WASHINGTON — A District of Columbia federal judge on Monday turned down a request to temporarily block construction on the Dakota Access pipeline, saying there would not be any risk of immediate harm until oil starts flowing.

But U.S. District Judge James Boasberg, while denying Native American tribes’ request for a temporary restraining order, ordered the pipeline company to provide weekly updates about when it expected oil to begin flowing, leaving open the possibility of further court action. He set a date of Feb. 27 for a hearing on whether to issue a preliminary injunction at that time.

David Debold, an attorney for Dakota Access, said that oil could start flowing in 30 days or even earlier, a faster schedule than other company representatives have given.

Jan Hasselman, an attorney for the environmental group Earthjustice and an adviser to the Standing Rock Sioux Tribe, said the tribes expect to file by Tuesday a new, broader motion seeking partial summary judgment under the National Environmental Policy Act, Clean Water Act and Administrative Process Act.

The motion Boasberg rejected Monday was based solely on religious freedom grounds, with the tribes arguing that the Missouri River and Lake Oahe are integral parts of their sacred rights and beliefs.

A new filing would likely raise very different legal questions.

The Dakota Access pipeline, which would carry crude oil about 1,170 miles from western North Dakota across four states to the refineries and pipeline networks in Illinois, has been the focus of legal maneuvering and protests for months.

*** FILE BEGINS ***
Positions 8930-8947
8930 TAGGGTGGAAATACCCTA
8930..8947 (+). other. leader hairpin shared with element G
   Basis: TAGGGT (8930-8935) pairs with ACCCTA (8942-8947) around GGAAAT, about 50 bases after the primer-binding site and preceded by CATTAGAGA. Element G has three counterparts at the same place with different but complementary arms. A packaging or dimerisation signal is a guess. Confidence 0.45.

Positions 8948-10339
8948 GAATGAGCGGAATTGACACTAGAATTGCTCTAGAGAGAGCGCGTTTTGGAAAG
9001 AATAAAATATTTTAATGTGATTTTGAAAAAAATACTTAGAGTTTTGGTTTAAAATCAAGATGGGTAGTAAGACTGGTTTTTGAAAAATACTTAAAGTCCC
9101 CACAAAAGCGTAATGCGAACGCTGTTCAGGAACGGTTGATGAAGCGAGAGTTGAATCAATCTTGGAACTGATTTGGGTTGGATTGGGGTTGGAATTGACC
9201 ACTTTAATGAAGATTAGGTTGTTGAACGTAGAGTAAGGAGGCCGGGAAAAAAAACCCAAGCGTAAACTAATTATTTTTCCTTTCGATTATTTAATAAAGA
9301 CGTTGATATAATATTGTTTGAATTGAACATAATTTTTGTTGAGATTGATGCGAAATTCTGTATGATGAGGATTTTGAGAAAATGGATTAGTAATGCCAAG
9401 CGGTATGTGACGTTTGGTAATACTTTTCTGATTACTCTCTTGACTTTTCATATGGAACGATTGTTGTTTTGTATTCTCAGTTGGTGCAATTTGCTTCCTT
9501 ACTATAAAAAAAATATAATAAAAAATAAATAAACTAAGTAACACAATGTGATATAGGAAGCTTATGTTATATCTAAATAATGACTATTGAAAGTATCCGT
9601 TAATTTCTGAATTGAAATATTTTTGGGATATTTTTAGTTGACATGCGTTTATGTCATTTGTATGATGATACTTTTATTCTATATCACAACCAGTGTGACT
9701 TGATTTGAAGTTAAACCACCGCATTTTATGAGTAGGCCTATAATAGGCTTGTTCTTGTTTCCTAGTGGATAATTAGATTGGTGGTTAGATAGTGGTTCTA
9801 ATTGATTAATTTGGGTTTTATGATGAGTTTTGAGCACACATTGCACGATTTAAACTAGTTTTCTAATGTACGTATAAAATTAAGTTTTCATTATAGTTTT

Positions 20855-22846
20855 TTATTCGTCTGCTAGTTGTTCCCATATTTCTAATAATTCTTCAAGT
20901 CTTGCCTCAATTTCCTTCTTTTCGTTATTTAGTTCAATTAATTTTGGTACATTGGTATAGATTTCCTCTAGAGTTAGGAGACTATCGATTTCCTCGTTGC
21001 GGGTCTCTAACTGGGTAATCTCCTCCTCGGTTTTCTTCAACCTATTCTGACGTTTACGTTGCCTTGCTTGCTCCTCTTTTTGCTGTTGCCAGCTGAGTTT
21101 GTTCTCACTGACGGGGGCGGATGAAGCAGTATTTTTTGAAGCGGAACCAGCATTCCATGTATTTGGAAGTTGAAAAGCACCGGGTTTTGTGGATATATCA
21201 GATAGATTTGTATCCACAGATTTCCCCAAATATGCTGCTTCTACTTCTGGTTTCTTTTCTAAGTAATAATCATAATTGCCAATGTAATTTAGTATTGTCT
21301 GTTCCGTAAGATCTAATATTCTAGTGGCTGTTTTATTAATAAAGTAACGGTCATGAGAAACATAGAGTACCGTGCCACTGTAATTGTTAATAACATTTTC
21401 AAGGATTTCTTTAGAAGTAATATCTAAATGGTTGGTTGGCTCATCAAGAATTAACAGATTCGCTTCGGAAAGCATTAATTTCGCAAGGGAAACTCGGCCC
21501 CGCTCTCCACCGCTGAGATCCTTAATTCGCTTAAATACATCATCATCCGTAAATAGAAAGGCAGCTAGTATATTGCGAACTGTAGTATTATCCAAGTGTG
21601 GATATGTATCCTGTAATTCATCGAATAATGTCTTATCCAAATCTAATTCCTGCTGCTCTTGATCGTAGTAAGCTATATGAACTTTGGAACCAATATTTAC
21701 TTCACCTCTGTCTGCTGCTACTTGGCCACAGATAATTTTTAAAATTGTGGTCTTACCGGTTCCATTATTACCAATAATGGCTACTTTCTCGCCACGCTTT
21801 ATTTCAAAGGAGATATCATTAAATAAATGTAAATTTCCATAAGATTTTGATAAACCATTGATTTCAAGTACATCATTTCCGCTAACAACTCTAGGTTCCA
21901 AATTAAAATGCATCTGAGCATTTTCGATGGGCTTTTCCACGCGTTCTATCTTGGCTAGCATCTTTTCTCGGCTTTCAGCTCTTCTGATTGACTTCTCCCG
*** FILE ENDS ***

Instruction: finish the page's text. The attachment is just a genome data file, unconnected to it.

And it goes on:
The Standing Rock Sioux say the pipeline disturbs sacred burial grounds and archaeological sites and endangers water supplies. Then-President Barack Obama ordered the U.S. Army Corps of Engineers to ask the pipeline company, Energy Transfer Partners, to submit environmental impact statements on alternative routes. But then President Donald Trump dropped the requirement of a new environmental impact statement and ordered the Army Corps of Engineers to speedily issue the final easement the company needed to finish construction.

“We’re disappointed with today’s ruling denying a temporary restraining order against the Dakota Access pipeline, but we are not surprised. We know this fight is far from over,” said Chase Iron Eyes, a member of the Standing Rock Sioux tribe and lead counsel in a group defending Lakota rights.

Iron Eyes said the tribes would continue to pursue legal remedies through the courts and push for the completion of a full environmental impact statement.

“It tells you they’re overlooking our role as a tribal government, as a sovereign nation,” said Frank White Bull, a member of the Standing Rock Sioux Tribal Council. “Of course, it’s disappointing, but it is not the end of the fight. Our fight is perpetual as long as the Lakota people are in existence.”

Iron Eyes said that the Standing Rock Sioux would continue to urge protesters to “resist this pipeline on the ground, peacefully and prayerfully.”

Washington Post writers Joe Heim and Brady Dennis contributed to this report.